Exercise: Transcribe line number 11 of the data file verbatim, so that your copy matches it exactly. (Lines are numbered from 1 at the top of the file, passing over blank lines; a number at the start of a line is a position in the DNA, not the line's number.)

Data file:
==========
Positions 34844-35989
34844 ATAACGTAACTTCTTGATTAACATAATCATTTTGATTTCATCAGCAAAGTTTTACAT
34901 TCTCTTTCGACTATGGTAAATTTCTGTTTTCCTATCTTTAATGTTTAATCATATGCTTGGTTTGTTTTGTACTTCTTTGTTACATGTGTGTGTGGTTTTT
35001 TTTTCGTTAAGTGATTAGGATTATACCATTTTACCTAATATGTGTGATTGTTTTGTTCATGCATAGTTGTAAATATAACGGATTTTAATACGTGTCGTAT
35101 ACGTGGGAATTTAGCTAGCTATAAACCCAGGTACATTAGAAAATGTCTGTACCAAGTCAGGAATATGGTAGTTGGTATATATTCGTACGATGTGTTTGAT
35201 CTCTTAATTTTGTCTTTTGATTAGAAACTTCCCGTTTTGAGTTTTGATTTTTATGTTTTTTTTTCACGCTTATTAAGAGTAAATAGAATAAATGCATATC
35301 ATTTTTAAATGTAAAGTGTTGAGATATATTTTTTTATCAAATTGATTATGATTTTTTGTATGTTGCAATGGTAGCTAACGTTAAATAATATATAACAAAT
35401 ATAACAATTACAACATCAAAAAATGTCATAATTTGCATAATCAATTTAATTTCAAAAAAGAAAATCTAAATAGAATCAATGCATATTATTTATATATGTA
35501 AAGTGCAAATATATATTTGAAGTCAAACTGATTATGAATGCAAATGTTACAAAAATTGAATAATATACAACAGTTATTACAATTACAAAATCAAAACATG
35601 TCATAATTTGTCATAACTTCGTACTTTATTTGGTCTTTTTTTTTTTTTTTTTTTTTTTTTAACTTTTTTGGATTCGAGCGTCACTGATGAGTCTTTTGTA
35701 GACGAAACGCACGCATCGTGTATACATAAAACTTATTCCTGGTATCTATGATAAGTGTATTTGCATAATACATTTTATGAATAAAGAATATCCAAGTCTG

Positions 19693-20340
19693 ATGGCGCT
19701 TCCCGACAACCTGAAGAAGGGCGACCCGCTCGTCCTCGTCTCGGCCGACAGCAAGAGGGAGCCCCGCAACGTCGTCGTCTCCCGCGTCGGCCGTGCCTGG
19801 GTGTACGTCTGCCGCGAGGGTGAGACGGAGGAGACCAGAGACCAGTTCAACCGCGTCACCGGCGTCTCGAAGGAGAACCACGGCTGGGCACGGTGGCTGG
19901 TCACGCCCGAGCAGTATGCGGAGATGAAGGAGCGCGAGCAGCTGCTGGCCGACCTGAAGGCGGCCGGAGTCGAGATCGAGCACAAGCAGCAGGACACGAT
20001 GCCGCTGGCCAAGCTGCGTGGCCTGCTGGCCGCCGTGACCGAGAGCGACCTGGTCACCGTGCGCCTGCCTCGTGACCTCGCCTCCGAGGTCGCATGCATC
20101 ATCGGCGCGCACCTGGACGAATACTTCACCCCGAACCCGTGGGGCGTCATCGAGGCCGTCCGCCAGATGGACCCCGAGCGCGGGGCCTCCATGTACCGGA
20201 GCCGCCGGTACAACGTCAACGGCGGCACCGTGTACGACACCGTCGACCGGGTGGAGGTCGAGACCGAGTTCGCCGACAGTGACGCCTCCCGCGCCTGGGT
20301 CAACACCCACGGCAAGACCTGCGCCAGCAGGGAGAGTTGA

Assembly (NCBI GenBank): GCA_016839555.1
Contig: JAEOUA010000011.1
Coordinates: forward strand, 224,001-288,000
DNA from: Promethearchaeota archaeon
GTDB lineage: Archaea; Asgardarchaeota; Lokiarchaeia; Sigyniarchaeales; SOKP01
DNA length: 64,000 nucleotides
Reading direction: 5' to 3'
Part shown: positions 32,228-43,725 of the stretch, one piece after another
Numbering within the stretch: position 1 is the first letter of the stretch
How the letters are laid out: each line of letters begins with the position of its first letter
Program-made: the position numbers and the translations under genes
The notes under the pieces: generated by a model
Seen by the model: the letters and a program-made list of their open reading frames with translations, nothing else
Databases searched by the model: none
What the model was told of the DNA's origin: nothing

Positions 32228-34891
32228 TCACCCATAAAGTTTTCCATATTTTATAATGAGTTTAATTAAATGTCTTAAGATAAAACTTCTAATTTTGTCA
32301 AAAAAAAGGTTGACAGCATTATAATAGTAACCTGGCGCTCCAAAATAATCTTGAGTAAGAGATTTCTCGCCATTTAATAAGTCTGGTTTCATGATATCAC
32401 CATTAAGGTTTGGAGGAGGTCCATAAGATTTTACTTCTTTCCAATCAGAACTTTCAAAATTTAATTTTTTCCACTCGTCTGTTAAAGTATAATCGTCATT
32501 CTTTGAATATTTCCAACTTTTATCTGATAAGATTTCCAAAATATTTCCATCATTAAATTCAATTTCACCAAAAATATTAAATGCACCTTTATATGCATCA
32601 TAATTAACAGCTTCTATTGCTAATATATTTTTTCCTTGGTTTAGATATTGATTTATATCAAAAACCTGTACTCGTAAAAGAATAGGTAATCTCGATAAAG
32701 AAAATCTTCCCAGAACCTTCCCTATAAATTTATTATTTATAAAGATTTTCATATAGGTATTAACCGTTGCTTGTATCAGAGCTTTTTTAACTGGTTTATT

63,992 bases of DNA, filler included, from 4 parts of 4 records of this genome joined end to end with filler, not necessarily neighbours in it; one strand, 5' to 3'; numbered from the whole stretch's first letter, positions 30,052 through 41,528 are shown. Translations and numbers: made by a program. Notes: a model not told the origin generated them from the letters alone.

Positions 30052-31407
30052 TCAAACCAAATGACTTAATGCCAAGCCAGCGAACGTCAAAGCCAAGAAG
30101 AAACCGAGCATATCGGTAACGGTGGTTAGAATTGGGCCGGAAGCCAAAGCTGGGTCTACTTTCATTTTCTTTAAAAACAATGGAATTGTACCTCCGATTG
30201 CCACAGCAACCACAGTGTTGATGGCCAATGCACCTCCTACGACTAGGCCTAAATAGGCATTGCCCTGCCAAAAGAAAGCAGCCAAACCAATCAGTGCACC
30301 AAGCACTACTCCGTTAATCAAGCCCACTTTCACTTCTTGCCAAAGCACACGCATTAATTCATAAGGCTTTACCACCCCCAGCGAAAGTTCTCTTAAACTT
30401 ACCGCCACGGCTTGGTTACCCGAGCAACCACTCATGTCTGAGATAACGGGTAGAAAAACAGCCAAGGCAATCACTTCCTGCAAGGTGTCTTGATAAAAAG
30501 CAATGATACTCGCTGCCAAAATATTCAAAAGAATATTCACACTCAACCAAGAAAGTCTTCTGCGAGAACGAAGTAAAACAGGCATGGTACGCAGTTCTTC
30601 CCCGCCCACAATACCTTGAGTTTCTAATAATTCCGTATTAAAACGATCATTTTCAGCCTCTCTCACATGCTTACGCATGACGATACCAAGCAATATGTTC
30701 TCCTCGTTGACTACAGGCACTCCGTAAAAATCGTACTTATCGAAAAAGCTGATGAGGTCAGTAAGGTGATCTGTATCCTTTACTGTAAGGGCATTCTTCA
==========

35701 GACGAAACGCACGCATCGTGTATACATAAAACTTATTCCTGGTATCTATGATAAGTGTATTTGCATAATACATTTTATGAATAAAGAATATCCAAGTCTG